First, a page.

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Artistic view of a Male Pteronarcys californica (Pteronarcyidae) (Giant Salmonfly) Stonefly Adult from the Gallatin River in Montana
Pteronarcys californica

The giant Salmonflies of the Western mountains are legendary for their proclivity to elicit consistent dry-fly action and ferocious strikes.

27" brown trout, my largest ever. It was the sub-dominant fish in its pool. After this, I hooked the bigger one, but I couldn't land it.
Troutnut is a project started in 2003 by salmonid ecologist Jason "Troutnut" Neuswanger to help anglers and fly tyers unabashedly embrace the entomological side of the sport. Learn more about Troutnut or support the project for an enhanced experience here.

This topic is about the Caddisfly Family Glossosomatidae

This family is one of the primitive caddisflies of the Rhyacophiloidea superfamily. However, they are not free-living like their better known cousins the Rhyacophilidae (Green Rockworm). Instead they build rounded "turtle" shaped cases that do not surround the larvae but are rather attached to the rock surface at their margins. Underneath is a sling made of secretions upon which the larvae ride, hence the common name Saddle-case Makers. There are four genera of possible interest but only one is generally recognized as important to anglers. See Glossosoma (Little Brown Short-horned Caddis) for details. The other three are so tiny that they are also called Pseudo-microcaddis.

Protoptila (Tiny Spotted Short-horned Caddis) is rarely important in trout streams and is generally found in warmer, larger water than the other two genera.

Agapetus (Tiny black Short-horned Caddis) is quite common in many northern streams.

Matrioptila is an extremely tiny southern genus.

Example specimens

Knoxville TN

Posts: 51
Litobrancha on Apr 12, 2007April 12th, 2007, 3:41 pm EDT

just wanted to spread the word about agapetus. many trout streams have healthy populations of agapetus and there is no reason that some of these species are important to early season emerger/dry fly fishing. small (#18-22) black caddis dry or emerger patterns will mimic them nicely, as well as Dolophilodes Wormaldia and Chimarra.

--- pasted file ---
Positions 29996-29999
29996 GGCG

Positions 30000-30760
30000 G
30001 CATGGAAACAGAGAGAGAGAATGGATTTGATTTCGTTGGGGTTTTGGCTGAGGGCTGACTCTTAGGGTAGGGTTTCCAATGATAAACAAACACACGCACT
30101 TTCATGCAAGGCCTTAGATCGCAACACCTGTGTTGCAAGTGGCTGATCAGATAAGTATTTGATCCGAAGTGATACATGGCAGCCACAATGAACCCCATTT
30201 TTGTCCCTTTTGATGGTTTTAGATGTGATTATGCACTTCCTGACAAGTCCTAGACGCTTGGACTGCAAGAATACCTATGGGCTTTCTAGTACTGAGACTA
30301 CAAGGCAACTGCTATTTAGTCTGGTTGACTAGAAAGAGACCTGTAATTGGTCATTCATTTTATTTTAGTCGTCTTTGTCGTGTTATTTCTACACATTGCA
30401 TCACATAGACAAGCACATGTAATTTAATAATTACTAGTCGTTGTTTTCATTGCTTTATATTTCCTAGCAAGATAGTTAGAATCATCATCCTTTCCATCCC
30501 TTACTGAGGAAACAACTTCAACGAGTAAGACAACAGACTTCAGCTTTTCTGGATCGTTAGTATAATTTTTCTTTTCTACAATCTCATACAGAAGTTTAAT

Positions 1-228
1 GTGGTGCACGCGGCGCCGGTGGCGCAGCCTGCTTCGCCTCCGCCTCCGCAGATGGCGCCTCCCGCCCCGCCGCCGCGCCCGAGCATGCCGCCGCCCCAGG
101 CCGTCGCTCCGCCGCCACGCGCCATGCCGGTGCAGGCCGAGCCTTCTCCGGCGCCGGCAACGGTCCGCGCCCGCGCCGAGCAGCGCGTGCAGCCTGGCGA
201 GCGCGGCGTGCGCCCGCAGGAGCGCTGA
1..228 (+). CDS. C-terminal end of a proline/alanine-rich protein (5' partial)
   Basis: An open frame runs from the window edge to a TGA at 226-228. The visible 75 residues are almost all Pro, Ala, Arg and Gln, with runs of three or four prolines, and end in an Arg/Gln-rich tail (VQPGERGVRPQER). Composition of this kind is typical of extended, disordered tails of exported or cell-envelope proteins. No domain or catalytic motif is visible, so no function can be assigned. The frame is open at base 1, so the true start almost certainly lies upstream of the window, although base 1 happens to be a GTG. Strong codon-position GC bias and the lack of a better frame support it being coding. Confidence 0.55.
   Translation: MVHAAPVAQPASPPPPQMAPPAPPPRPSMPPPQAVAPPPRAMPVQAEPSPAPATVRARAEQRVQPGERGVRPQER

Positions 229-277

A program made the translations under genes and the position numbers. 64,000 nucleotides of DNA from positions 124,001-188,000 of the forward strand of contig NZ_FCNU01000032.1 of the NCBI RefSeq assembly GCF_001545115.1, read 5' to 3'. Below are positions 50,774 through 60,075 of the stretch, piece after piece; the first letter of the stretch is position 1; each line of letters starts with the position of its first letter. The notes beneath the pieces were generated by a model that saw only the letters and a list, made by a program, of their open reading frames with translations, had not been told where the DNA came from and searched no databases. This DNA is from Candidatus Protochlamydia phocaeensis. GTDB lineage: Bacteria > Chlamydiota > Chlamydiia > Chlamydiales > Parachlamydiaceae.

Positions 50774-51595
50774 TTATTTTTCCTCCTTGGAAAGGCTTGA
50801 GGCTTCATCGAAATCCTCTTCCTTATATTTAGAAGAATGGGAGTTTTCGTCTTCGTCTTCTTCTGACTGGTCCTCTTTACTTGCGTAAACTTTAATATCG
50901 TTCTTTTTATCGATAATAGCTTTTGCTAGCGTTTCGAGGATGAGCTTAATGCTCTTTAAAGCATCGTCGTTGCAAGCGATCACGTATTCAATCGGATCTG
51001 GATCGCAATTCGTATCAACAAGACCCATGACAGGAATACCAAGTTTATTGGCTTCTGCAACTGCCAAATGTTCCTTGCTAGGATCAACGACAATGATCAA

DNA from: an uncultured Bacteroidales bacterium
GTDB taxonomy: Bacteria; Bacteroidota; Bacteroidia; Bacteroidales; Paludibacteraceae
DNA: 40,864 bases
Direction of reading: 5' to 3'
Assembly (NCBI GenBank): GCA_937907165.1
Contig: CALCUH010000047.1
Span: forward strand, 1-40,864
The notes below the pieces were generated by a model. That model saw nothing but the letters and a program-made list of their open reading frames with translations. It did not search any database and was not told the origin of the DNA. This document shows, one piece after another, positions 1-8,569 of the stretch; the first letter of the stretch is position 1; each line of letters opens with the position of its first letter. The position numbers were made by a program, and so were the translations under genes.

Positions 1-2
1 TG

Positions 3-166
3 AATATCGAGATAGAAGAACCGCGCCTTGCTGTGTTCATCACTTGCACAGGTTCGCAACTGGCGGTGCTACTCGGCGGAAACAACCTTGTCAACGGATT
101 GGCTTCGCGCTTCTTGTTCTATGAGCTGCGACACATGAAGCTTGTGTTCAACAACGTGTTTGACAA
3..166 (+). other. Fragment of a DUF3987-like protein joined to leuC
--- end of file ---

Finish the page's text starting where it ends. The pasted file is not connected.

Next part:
my colleagues are describing 12 new species of agapetus, mostly from the southeastern united states. i would encourage troutnuts to attempt to collect and rear agapetus pupae. it is pretty easy to do, find pupating cases and remove them from the rocks using forceps and into a small jar of water. If you use a jar with a small amount of water (just a little bit more than required to cover the pupae, removing the small stones around the puparium), then they will pupate in a refrigerator (preferably 60 C or so). Leave the lid loose to allow oxygen to equilibrate with the pupae. This also works for Rhyacophila, which build a similar puparium. We are describing new species of both Agapetus and Rhyacophila and it would be great to have specimens from Troutnuts!!! if interested in doing this, and it is time, email me litobrancha@yahoo.com You can send them to me in alcohol, who knows what else is out there!!!!

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"Bear Swamp," PA

Posts: 1681
GONZO on Apr 12, 2007April 12th, 2007, 6:04 pm EDT
Great, Lito, another genus to add to my tying list--just what I needed! :) Just kidding pal, it's great to hear from you again! And I'll be on the lookout for Agapetus! (Actually, if Chimarra/Dolophilodes imitations work, I'm all set.) ;)


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